Are you considering stepping into the mysterious unknown and making your own beef jerky?
Meat aficionados like yourself have seen all the dupes. You can cook a steak better than any fancy restaurant can. Your smoked brisket is tastier than what you can find at the best barbecue joints.
And now, it’s time to expand your horizons and make your own beef jerky. We love the gumption that comes with doing it yourself here in the Jerky Universe!
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Is Homemade Beef Jerky Worth It? Is It Healthy?
We know these are relative questions.
However, if you have the counter, fridge and freezer space to start your at-home jerky station, you might be all set to make beef jerky at home.
For those sticking to the keto diet, beef jerky can be a great high-protein, low-carb food. Plus, homemade beef jerky can easily be gluten-free — just don’t add ingredients with gluten.
People with diabetes can safely munch on homemade beef jerky and know they’re getting the protein and potassium their bodies need. And for anyone looking to lose weight, beef jerky is high in protein and often low in fat, carbs and sugar. (Again, the key lies in the ingredients.)
Jerky’s truly the perfect snack — it packs an energizing protein punch and doesn’t end in sugar crashes. Protein also helps you feel fuller longer. And that means you won’t be as tempted to reach for a cookie to get you through those oh-so-busy days.
If your health doesn’t dictate your snack choices, then you can get pretty wild with your flavor profiles. Reach for the stars and make that mouthwatering marinade you’ve been eyeballing.
Note: We pride ourselves on providing healthy jerky, but we’re also prepared for folks with a sweet tooth who may peruse the Jerky Marketplace.
Select the Best Cut for Homemade Beef Jerky
Fair warning: The beef jerky process is a long one. But that’ll make each bite of your very own homemade jerky that much better!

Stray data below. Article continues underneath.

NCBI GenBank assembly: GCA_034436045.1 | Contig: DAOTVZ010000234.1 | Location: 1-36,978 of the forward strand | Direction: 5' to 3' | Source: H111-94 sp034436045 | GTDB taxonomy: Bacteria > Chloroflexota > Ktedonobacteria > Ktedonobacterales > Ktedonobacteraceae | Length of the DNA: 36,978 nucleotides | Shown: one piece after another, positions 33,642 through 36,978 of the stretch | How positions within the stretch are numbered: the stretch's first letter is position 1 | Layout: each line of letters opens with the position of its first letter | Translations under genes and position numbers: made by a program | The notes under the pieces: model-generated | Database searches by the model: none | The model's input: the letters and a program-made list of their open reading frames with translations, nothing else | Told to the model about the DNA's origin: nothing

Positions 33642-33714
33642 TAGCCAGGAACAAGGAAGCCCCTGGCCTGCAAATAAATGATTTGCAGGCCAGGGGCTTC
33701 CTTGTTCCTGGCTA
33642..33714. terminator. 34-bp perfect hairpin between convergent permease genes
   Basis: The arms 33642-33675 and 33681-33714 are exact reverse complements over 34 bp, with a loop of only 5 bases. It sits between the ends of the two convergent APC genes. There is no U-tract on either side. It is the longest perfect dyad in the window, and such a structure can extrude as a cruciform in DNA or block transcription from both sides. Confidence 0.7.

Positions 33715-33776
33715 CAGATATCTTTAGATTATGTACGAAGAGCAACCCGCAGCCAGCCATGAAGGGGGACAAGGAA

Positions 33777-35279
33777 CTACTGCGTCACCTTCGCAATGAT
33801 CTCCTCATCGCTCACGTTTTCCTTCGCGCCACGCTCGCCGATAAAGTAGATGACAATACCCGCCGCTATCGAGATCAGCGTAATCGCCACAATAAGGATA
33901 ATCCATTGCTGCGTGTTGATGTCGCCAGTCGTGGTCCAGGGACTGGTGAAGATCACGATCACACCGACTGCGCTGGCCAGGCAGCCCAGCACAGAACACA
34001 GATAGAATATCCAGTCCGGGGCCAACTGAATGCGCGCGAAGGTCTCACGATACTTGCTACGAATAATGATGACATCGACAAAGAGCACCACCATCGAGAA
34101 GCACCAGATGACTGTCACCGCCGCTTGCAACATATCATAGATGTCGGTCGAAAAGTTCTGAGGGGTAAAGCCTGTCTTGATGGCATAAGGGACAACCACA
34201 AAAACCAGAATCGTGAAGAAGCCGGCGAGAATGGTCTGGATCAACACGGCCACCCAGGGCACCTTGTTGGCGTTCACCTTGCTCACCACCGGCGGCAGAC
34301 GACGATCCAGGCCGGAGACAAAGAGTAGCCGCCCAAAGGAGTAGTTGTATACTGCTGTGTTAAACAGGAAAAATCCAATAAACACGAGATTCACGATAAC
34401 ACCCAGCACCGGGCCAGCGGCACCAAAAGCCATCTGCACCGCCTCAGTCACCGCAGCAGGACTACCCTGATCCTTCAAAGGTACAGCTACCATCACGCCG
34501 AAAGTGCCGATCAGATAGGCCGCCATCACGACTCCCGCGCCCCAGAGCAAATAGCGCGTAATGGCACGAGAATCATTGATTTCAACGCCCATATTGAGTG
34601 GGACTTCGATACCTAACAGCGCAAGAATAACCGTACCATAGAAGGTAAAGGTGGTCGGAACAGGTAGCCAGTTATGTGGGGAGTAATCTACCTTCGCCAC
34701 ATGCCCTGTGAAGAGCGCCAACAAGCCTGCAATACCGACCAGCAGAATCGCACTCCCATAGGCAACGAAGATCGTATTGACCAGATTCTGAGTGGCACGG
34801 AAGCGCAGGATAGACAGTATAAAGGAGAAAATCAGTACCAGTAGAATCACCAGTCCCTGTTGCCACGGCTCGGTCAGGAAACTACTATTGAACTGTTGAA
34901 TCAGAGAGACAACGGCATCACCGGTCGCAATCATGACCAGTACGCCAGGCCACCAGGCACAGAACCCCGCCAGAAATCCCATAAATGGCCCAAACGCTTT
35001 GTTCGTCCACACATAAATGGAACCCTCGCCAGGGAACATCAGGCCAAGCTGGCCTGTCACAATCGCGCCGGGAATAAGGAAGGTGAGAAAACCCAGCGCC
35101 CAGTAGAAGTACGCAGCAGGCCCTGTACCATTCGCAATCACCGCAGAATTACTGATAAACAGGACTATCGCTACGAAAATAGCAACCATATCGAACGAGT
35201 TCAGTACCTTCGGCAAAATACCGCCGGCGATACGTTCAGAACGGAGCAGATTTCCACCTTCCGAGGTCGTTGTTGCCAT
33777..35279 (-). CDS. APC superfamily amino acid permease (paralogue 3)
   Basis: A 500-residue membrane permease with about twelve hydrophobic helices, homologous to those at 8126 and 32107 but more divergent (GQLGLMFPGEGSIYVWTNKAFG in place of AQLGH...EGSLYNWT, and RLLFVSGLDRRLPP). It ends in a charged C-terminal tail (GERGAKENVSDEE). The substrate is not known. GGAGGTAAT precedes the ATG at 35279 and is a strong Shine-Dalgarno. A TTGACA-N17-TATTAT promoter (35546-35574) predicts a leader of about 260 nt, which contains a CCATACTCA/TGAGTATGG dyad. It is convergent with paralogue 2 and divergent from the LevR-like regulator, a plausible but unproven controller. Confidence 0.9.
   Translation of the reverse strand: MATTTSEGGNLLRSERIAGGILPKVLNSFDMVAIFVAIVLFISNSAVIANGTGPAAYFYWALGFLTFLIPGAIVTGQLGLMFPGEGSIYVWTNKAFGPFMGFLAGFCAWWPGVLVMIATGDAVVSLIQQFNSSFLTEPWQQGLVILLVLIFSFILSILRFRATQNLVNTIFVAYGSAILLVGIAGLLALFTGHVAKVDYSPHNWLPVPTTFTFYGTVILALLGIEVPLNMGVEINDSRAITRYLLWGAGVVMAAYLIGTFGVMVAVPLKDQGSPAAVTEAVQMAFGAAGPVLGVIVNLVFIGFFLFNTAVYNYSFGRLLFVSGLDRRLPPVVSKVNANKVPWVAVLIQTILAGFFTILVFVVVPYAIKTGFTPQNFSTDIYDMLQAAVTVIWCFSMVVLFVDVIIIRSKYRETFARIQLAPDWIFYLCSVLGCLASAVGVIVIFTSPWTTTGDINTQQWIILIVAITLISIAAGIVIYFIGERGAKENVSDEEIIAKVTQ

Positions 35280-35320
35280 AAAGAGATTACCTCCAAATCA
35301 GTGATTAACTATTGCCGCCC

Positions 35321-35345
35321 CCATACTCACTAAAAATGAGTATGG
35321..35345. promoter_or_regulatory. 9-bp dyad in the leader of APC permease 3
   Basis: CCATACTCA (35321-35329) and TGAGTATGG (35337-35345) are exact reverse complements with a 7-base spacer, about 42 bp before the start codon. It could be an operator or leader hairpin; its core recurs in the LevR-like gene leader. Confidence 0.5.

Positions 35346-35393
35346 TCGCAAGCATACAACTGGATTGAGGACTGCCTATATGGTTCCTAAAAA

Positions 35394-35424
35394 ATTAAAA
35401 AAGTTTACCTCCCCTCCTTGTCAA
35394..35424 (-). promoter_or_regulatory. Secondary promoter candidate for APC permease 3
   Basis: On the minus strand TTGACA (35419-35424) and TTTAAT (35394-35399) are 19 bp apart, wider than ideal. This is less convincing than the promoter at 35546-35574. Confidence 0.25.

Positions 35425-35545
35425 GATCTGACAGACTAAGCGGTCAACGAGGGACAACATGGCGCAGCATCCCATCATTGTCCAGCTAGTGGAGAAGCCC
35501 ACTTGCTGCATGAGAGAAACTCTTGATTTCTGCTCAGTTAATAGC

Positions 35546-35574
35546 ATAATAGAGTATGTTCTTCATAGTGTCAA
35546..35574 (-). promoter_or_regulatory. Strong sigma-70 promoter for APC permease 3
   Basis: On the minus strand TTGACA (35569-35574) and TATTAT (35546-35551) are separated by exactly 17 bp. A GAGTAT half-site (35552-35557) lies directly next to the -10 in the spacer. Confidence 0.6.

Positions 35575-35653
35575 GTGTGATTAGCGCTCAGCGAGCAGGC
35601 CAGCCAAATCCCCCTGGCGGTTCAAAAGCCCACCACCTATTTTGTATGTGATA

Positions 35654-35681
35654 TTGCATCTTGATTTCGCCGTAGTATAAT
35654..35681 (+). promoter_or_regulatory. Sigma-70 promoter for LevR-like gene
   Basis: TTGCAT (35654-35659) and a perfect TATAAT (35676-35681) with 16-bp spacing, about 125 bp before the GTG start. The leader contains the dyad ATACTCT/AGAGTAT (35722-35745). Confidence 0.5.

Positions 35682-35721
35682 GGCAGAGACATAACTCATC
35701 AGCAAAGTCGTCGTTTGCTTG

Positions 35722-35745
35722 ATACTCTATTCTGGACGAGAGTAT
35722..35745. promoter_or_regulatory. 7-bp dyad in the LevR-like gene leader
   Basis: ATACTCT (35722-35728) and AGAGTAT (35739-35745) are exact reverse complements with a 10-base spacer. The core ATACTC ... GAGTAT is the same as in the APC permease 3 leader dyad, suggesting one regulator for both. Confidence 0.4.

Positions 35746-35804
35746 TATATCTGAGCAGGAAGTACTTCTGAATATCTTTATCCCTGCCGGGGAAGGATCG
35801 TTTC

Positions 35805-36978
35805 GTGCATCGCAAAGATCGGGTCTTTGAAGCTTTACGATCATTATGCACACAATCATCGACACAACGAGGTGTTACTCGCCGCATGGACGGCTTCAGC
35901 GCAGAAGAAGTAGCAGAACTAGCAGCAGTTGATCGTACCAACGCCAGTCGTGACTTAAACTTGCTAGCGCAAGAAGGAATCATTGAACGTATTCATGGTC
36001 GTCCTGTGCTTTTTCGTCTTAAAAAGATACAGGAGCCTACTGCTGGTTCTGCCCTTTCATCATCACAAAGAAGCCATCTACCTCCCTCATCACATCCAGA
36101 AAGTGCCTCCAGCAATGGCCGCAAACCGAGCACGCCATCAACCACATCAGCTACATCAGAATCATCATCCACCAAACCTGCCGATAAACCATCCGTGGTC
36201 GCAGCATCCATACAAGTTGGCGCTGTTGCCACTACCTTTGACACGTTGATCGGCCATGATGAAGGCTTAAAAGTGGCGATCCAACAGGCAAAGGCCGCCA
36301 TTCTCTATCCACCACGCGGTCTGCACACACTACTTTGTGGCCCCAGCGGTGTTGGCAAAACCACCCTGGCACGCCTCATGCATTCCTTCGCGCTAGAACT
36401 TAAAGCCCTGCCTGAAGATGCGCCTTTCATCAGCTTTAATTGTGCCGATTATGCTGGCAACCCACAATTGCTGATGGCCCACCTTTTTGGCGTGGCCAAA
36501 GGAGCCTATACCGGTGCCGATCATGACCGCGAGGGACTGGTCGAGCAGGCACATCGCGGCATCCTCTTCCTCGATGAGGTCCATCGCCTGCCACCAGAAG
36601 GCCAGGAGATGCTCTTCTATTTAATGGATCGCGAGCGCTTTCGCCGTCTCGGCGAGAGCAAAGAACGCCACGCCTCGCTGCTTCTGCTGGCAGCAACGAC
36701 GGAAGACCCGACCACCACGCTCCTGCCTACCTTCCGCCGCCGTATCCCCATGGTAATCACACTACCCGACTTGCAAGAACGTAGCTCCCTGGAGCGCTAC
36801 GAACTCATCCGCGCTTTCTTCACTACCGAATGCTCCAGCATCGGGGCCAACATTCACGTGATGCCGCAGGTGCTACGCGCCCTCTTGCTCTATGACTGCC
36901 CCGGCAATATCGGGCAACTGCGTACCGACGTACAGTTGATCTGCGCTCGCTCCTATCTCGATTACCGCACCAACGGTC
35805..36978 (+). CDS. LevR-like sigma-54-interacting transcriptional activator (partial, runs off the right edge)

The best meat to make homemade beef jerky may not be what you imagine. Some people get into the homemade beef jerky game thinking they can use whatever’s cheapest at the grocery store. Others assume they should purchase the highest-quality steak that they’re accustomed to ordering from their favorite restaurant.
Toss those assumptions aside. Let’s focus on what’s best for making beef jerky!
Overall, you want to use quality cuts of lean meat for your beef jerky. It’s not necessarily about keeping it low-fat, either. It’s about cutting out avoidable and tedious legwork and getting the best results.
After all, it’s a lengthy process, and you want to adore your homemade beef jerky.
Start the Jerky Process
Now that you know how to pick the right cut of meat, it’s time to actually turn it into beef jerky.
First, trim off any visible fat. Then, wrap the beef in plastic wrap and place it in the freezer for an hour or two.
Next, remove the plastic wrap and cut the beef into uniform strips. Make sure to cut against the grain for ⅛-inch to ¼-inch strips. From there, mix your marinade and begin marinating the strips.
If you’re using any chunky ingredients like spicy peppers, toss them in a blender so all pieces are roughly equal in size. Depending on the flavor you’re aiming for, combine all marinade ingredients into either a bowl or a zip-seal bag and stir well.
Now, add the beef strips to the marinade, and make sure each strip is evenly coated. Place the bowl or bag in the refrigerator for six to 24 hours to let those flavors really soak in.